54. 54. Setting the correct capabilities for network communication• When building apps that need accessing services, we need to set the correct capabilities• Checklist – Determine the direction of network access needed by the app • Outbound client-initiated requests • Inbound unsolicited requests • A combination of the two – Determine the type of network resources that that app will communicate with • Trusted resources on a Home or Work network • An app might need to communicate with resources on the Internet • An app might need access to both types of network resources – Configure the minimum-required networking isolation capabilities in the app manifest
  55. 55. Network capabilities• Not all apps require access to the network! – Only enable the network capabilities for the apps that do! – Windows 8 exposes several types of network access• Network access requests are divided into two categories: – Outbound client-initiated requests • The app acts as the client and initiates network access • The client app sends one or more requests to the server and the server sends back a response – Inbound unsolicited requests • The app acts as a network server and listens for inbound network requests from a remote computer • The remote computer initiates network access by sending an initial request to the app, which acts as server • The remote computer sends one or more requests to the app, which sends back one or more responses to the remote computer • An app that functions as a media server
  56. 56. Networking isolation capabilitiesCapability Description Provides outbound access to the Internet andInternet (Client) networks in public places, like airports and(internetClient in manifest) coffee shop. Most apps that require Internet access should use this capability. Gives the app inbound access from the Internet and networks in public places like airports andInternet (Client & Server) coffee shops. Inbound access to critical ports(internetClientServer in manifest) are always blocked. The internetClient capability will still need be declared if outbound connectivity is required. Gives the app inbound and outbound networkPrivate Networks (Client & Server) access at the users trusted places, like home(privateNetworkClientServer in manifest) and work. Inbound access to critical ports are always blocked.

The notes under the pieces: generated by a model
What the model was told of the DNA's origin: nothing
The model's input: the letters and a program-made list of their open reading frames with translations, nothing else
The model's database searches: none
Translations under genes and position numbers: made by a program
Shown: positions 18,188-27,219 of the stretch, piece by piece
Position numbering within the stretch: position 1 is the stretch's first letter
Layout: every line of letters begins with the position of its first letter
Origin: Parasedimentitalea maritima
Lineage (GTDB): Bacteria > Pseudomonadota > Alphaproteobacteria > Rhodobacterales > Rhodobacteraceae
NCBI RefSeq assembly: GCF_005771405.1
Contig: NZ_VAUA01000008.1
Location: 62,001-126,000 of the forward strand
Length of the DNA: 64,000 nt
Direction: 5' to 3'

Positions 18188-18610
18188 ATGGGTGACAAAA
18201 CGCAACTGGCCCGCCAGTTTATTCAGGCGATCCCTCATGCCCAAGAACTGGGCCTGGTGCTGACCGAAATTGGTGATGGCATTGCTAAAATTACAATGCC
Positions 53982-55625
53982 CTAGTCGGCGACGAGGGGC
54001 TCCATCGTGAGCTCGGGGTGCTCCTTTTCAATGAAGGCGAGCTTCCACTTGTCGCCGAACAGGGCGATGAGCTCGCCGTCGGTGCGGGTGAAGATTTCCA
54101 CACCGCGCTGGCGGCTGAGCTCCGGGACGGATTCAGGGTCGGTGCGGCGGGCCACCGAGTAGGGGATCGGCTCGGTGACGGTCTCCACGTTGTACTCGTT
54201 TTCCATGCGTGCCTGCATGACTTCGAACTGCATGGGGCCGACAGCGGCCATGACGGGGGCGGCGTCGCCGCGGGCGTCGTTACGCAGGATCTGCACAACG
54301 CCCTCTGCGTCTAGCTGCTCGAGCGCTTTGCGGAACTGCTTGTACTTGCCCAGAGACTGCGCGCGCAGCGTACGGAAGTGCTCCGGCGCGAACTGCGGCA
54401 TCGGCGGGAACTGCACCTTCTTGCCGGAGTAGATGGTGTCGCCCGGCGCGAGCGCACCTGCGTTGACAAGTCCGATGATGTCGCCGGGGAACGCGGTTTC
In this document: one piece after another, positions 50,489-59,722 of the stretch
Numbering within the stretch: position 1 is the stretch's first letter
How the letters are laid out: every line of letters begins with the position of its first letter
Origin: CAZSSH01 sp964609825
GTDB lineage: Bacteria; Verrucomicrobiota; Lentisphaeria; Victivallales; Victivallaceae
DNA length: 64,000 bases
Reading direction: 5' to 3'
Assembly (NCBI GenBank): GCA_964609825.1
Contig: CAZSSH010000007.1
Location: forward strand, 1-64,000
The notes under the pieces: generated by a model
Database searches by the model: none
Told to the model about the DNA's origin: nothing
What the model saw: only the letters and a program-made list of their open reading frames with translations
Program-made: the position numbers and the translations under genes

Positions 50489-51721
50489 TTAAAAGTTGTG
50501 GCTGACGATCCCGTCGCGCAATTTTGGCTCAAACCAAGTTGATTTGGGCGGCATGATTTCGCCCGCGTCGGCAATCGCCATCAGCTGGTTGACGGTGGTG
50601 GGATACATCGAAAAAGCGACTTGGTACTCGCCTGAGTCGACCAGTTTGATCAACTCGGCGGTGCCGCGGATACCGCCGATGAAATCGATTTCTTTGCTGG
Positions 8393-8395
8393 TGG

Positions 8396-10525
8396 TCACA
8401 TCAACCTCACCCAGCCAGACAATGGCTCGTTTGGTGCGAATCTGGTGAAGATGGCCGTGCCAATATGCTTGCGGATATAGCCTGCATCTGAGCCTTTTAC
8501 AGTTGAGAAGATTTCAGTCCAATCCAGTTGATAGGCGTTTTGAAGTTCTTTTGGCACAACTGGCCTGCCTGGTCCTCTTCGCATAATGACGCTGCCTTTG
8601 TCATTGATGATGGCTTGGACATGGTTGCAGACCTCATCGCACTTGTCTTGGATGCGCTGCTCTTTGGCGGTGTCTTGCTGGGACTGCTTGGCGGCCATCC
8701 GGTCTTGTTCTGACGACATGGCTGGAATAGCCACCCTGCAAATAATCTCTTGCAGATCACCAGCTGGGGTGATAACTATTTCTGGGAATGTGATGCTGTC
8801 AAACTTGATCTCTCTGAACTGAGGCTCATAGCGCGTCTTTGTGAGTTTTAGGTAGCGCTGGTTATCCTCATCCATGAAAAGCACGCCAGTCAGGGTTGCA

57. 57. Some typical use cases of capabilitiesApplication DescriptionA Web client that only consumes content. This wouldinclude apps that loads HTML from a website and apps internetClientthat uses RSS syndication or the AtomPub protocol.A social network app. This includes an app thatconsumes and produces content on a social network internetClientsite.A peer to peer (p2p) app. This includes an app thatprovide access to instant messenger or chat. internetClientServerAn app for sharing in a home or work network. Thisincludes an app that accesses media or network privateNetworkClientServerattached storage (NAS) content.A line of business app at home or work. This includes anapp that acts as an HTTP client or uses sockets or privateNetworkClientServerWebSockets.A productivity app with networking features at home orwork. This includes a productivity app that accesses privateNetworkClientServernetwork features.
  58. 58. Some typical use cases of capabilities (2)Application DescriptionA game app that requires network access. internetClientA multiplayer internet game app that doesmatchmaking. internetClientA multiplayer game app that discovers players withmulticast discovery or using multicast. internetClientServerA multiplayer game app that uses the home or worknetwork. This includes an app that discovers players with privateNetworkClientServermulticast discovery or is discovered using multicast.A broadcasting app. This includes an app that receivesradio broadcasts over the Internet. internetClient
  59. 59. Summary• Windows 8 supports many types of services• Most common including WCF, ASMX, oData work similarly to Silverlight• Async/await pattern makes development easier• More complex types including oAuth and sockets are pretty easy using WinRT API• Support for security
  60. 60. THANKS!
  61. 61. Windows 8,Metro appsand the outside worldSILVERLIGHTSHOW.NET WEBINARS SERIESGILL CLEEREN, 15th August - - @gillcleeren